Alcoa's Earnings Report: What Is It Good For? Absolutely Nothing!

| About: Alcoa, Inc. (AA)

Last week, Alcoa (NYSE: AA) officially kicked-off third-quarter earnings reporting season.

I've always shunned reading too much into a single company's report, particularly Alcoa's. Now I have all the hard evidence I need to back me up. In honor of Myth-Busting Mondays, let me first prove to you why the aluminum giant's earnings mean - in the emphatic lyrics of Edwin Starr - "Absolutely nothing!"

Then in my next column, I'll share the three statistics that really matter this earnings reporting season. Let's get to it…

Old Traditions Die Hard

It's been a long-standing tradition on Wall Street to treat Alcoa's results as a barometer for the health of the global economy. And, more importantly, as a leading indicator of what to expect when the rest of corporate America reports results. Part of that tradition can be attributed to the fact that Alcoa's the first company in the Dow 30 to report results - and that its products are traditionally vital to the economy.

Simply put, old traditions die hard. But it's time to euthanize this one. Why? Because as Art Hogan, Market Strategist at Lazard Capital Markets, points out, manufacturing accounts for only about 15% of the U.S. economy. Plus, very little aluminum goes into manufacturing outside the construction and auto industries.

Translation: As manufacturing's contribution to the U.S. economy keeps shrinking, Alcoa's significance does, too. Or as Standard & Poor's Howard Silverblatt, says, "Materials is an important sector, but it's very small and not very indicative."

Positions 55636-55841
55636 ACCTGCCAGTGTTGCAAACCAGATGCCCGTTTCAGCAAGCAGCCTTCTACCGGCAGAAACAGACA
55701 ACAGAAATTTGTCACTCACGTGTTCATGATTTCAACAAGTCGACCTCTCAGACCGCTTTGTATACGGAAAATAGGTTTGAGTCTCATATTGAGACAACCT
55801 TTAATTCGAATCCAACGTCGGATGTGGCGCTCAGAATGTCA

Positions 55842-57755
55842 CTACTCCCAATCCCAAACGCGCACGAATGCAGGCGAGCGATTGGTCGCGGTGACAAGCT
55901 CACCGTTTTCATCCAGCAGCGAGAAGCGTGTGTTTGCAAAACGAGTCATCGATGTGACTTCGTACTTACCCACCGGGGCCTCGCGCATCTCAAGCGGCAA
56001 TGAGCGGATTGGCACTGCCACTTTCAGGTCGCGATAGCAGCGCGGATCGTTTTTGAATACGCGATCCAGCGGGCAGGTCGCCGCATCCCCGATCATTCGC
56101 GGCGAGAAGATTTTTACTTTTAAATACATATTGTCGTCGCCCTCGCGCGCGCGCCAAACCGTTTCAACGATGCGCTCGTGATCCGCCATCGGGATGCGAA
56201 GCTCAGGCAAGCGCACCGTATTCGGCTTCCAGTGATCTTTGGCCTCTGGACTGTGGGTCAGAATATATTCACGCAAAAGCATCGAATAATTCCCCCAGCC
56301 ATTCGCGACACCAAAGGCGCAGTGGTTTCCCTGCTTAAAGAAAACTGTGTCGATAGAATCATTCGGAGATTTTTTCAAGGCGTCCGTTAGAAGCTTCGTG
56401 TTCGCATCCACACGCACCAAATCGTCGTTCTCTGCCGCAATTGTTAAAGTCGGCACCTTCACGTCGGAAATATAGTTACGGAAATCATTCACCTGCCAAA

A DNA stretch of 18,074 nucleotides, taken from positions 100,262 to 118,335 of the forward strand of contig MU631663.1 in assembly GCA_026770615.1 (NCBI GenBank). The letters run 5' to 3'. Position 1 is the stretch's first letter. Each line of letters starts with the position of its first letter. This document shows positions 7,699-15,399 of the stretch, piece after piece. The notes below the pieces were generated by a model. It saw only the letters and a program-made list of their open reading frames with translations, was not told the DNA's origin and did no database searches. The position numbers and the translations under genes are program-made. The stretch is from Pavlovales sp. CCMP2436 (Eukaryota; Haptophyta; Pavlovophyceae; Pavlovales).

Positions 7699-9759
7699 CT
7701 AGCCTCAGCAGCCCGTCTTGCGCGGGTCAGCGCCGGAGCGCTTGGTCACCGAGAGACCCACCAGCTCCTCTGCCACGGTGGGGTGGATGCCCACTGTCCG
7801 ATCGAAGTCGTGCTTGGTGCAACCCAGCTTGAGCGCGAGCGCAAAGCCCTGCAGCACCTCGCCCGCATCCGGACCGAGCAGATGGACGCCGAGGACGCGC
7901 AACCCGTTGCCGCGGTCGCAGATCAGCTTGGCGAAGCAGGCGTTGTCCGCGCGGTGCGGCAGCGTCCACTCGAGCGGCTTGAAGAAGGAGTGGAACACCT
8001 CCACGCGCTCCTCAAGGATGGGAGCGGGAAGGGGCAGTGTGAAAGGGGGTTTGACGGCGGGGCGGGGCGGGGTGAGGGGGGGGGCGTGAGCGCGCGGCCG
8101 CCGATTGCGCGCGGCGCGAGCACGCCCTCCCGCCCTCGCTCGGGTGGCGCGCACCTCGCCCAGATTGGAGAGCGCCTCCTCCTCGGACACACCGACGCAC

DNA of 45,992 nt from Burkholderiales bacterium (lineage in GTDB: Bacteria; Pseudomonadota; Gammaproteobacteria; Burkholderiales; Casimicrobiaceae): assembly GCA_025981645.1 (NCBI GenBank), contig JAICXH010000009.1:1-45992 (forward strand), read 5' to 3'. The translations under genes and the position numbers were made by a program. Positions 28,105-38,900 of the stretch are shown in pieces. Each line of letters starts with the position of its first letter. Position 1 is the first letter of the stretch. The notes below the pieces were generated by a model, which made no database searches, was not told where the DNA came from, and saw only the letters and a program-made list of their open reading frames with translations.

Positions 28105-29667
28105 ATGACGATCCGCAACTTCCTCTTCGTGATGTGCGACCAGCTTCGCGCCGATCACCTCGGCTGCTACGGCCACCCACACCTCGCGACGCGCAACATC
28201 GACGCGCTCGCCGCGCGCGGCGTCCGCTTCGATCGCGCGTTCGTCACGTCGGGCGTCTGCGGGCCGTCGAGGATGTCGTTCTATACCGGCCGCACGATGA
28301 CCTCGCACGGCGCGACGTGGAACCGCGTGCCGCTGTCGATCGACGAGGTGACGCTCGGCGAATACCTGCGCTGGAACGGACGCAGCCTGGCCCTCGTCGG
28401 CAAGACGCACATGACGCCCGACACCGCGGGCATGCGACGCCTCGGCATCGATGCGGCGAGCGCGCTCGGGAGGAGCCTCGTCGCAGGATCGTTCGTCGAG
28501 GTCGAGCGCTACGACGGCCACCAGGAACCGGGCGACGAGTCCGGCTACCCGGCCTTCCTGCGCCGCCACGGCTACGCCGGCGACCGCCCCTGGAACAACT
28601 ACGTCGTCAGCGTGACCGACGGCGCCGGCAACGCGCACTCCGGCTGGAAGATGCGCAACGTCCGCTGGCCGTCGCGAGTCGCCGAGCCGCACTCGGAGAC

Accordingly, trying to use Alcoa's results alone to predict the outcome for a service-dominated economy makes little to no sense anymore.

The latest data proves it, too. Since 2009, when Alcoa missed earnings estimates, 72.4% of the companies in the S&P 500 Index actually beat estimates, according to FactSet data. So much for predicting the fate of corporate America.

What about Alcoa's ability to forecast the direction of the stock market, though? Again, the connection is weak, at best. Fifteen out of the 19 times that Alcoa beat expectations over the last 10 years, the S&P 500 Index increased in value over the next three months.

However, when Alcoa missed expectations over the same period, which is supposed to be an ominous sign for the market, the S&P 500 dipped a mere 0.6% over the next three months. (If the prospect of a 0.6% dip in prices scares you, you shouldn't be invested in the stock market. Just saying.) As John Butters, Senior Earnings Analyst at FactSet, says, "It appears that Alcoa's earnings performance relative to estimates has little predictive value in determining the earnings performance of the remaining companies in the [S&P 500] Index."

Bottom line: Consider this yet another myth busted. Alcoa's results hold no more predictive ability than the gizzard squeezers who tried to tell the Roman emperors when the Huns would attack (to paraphrase Peter Lynch).

So the fact that Alcoa beat results this quarter is meaningless.